Sea snakes are a species-rich (~70 species) group of marine reptiles found throughout the tropics (excluding the Atlantic). They consist of two distinct groups, sea kraits (Laticauda) and true sea snakes (Hydrophiinae). Hydrophiids are highly adapted to a life permanently at sea and are also highly venomous. These animals are frequently caught in fishing nets as bycatch, especially in trawlers. These encounters can be deadly for the snake and sometimes for the fisherman. Sea snake populations are highly localised and take a long time to recover. There is limited knowledge about sea snakes in India. Apart from a few studies in Goa, Kerala and Tamil Nadu, information on sea snake assemblages and their response to fishing pressure is lacking. Our study is looking at the effects of fishing practices on sea snake populations and their ecology in the Sindhudurg district of Maharashtra.
Following are some findings from our previous study (2016 – 2017):
- We encountered 3 species – the hook-nosed sea snake (Hydrophis schistosus), the spine-bellied sea snake (Hydrophis curtus) and the little file snake (Acrochordus granulatus).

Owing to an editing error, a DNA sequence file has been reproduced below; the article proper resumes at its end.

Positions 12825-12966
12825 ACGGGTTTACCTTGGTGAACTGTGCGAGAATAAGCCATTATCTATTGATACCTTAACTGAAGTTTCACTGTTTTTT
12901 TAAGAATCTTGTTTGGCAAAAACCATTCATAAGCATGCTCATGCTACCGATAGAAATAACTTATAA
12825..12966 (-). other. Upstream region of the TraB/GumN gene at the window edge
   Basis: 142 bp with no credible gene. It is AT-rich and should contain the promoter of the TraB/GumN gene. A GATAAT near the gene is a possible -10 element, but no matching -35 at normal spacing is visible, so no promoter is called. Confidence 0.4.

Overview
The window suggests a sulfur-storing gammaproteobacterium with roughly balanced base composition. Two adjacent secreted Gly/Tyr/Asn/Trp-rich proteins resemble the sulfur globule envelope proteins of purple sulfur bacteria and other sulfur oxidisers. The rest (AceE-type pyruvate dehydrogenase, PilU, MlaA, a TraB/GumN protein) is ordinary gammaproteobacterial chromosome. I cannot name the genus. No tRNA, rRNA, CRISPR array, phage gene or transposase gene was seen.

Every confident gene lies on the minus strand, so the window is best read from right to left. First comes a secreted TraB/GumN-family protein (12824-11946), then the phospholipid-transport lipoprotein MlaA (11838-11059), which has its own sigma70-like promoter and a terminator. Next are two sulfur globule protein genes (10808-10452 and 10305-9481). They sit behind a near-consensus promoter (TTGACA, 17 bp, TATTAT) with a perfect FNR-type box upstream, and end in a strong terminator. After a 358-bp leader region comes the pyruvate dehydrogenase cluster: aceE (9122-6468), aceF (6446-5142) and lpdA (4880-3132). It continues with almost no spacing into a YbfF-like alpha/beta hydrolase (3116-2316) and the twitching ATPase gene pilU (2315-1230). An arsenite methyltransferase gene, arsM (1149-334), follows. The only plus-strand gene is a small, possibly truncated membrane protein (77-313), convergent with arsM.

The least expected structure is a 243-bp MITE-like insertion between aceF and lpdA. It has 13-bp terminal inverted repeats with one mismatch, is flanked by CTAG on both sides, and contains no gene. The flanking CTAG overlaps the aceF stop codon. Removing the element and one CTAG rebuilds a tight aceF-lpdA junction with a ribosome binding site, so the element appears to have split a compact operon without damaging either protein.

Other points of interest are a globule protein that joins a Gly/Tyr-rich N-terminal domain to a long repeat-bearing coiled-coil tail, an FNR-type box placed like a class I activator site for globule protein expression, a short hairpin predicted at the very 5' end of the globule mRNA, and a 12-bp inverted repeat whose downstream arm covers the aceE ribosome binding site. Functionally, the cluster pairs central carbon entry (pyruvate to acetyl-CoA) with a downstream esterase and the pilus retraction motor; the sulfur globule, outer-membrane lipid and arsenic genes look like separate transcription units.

- The hook-nosed sea snake was encountered the most often, in all types of fishing nets. We encountered very few individuals of the spine-bellied sea snake, although they predominated catches over a decade ago.
- The spine-bellied sea snake had a higher mortality rate than the hook-nosed sea snake. Both species had a higher mortality rate in trawl nets than in gill nets.
- We encountered 5 dead gravid females of the hook-nosed sea snake. Gravid females appeared to be very vulnerable to trawl fishing.
Our current work focuses on the following objectives:
- To characterise the species composition, biomass and spatio-temporal patterns of fisheries bycatch.
- To determine the impact of fishing practices on spatial (habitat and movement), feeding and population ecology of sea snakes.